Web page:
UCL  IRIS
Institutional Research Information Service
UCL Logo
Please report any queries concerning the funding data grouped in the sections named "Externally Awarded" or "Internally Disbursed" (shown on the profile page) to your Research Finance Administrator. Your can find your Research Finance Administrator at https://www.ucl.ac.uk/finance/research/rs-contacts.php by entering your department
Please report any queries concerning the student data shown on the profile page to:

Email: portico-services@ucl.ac.uk

Help Desk: http://www.ucl.ac.uk/ras/portico/helpdesk
Publication Detail
A study of the influence of ethnicity on serology and clinical features in lupus.
Abstract
The objective of this study was to review the links between ethnicity, serology and clinical expression in systemic lupus erythematosus (SLE) in a single cohort that was followed over a 36-year period.Patients with SLE treated at the University College London Hospitals (UCLHs) between January 1978 and December 2013 formed the cohort. We assessed the demographic, clinical and serological data. Standard methods were used for laboratory testing. The Student t test and Mann-Whitney U test were used for the continuous variables; the Fisher's exact test was used for the categorical variables.We studied 624 SLE patients: There were 571 women (91.5%), with a mean age at diagnosis of 29.0 ± 6.5 years; and 53 men (8.5%), with a mean age at diagnosis of 29.4 ± 15.3 years. Ethnically, 369 of the patients were European, 100 were Afro-Caribbean, 77 were East Asian, 56 were South Asian and 21 were of mixed ethnicity. The East Asian patients developed the disease at a younger age than the other ethnic groups (p < 0.0001). The Afro-Caribbean patients were less frequently associated with the presence of rash and photosensitivity, and the non-European patients were more likely to have alopecia and renal involvement. The South Asian patients were significantly associated with musculoskeletal and neurological involvement, serositis, Sicca syndrome and hematological features. The Afro-Caribbean patients had the highest prevalence of anti-Smith, anti-RNP, anti-Ro and anti-La antibodies. Anti-IgG anticardiolipin (aCL) antibodies were significantly associated with the non-East Asian groups; and hypocomplementemia was common in the East Asians. Rash, alopecia, mouth ulcers, serositis, neurological, joint and renal involvement were significantly associated with the presence of anti-Smith and anti-RNP antibodies in the Afro-Caribbean group. We also observed an association of joint involvement and the presence of anti-Ro and anti-La antibodies in this group.The East Asian patients developed their SLE disease at a younger age than the other ethnic groups. Cutaneous involvement was more frequent in those who were not Afro-Caribbean. Serositis, joint and neurological involvement were more frequently diagnosed in the South Asian patients. Anti-ENA antibodies were frequently associated with the Afro-Caribbean patients.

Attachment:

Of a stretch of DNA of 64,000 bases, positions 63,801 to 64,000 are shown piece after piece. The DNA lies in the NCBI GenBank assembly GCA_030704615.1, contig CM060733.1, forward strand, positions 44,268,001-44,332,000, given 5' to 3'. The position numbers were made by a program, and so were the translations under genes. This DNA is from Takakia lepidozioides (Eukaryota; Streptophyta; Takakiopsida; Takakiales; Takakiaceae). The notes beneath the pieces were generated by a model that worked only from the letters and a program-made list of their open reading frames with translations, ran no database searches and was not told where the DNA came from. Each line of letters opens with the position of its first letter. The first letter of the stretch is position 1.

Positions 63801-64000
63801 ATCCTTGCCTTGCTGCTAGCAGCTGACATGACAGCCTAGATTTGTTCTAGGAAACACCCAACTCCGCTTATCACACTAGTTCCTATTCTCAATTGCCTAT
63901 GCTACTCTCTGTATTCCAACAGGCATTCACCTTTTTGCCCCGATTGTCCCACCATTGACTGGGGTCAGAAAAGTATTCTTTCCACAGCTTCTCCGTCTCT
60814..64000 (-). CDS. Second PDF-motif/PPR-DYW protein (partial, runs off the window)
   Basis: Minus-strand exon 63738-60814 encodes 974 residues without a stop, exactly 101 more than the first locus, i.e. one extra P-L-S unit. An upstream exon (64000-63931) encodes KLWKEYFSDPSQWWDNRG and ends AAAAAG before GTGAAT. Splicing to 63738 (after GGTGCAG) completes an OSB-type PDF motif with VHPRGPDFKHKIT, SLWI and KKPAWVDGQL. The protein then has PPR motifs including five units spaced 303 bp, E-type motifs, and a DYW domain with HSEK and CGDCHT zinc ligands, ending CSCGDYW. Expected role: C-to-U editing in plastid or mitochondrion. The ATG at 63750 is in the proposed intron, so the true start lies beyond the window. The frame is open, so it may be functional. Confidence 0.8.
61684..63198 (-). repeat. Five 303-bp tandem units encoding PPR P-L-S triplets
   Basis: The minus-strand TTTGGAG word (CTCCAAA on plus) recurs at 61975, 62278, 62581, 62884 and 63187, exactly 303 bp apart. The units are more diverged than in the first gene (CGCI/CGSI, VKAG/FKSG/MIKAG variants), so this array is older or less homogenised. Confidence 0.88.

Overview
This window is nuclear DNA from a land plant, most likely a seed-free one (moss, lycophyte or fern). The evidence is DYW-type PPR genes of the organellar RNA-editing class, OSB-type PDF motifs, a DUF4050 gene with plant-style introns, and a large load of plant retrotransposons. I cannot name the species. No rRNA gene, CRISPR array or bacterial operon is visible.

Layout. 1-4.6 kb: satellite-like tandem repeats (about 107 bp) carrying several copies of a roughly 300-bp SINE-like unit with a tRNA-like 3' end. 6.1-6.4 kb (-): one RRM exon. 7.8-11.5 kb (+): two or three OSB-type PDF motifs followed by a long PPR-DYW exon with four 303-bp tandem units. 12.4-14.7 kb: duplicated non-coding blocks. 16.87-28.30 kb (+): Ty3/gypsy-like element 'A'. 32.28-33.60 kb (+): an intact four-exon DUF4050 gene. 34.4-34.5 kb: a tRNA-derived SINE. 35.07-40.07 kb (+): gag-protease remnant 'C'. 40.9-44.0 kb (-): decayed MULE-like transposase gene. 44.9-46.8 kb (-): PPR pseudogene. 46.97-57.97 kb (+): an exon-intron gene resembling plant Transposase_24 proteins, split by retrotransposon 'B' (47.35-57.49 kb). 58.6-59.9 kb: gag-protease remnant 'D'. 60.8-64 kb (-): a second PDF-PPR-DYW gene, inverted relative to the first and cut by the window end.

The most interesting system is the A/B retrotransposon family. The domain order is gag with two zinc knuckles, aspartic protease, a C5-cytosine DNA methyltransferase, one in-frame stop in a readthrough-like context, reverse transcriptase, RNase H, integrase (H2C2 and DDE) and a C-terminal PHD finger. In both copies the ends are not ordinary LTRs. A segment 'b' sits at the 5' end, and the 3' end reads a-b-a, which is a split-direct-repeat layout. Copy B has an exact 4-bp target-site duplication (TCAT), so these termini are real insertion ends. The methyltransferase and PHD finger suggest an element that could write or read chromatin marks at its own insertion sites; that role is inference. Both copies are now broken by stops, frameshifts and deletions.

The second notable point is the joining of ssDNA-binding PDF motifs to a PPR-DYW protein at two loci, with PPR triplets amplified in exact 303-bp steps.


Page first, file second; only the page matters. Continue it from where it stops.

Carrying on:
Publication data is maintained in RPS. Visit https://rps.ucl.ac.uk
 More search options
UCL Researchers
University College London - Gower Street - London - WC1E 6BT Tel:+44 (0)20 7679 2000

© UCL 1999–2011

Search by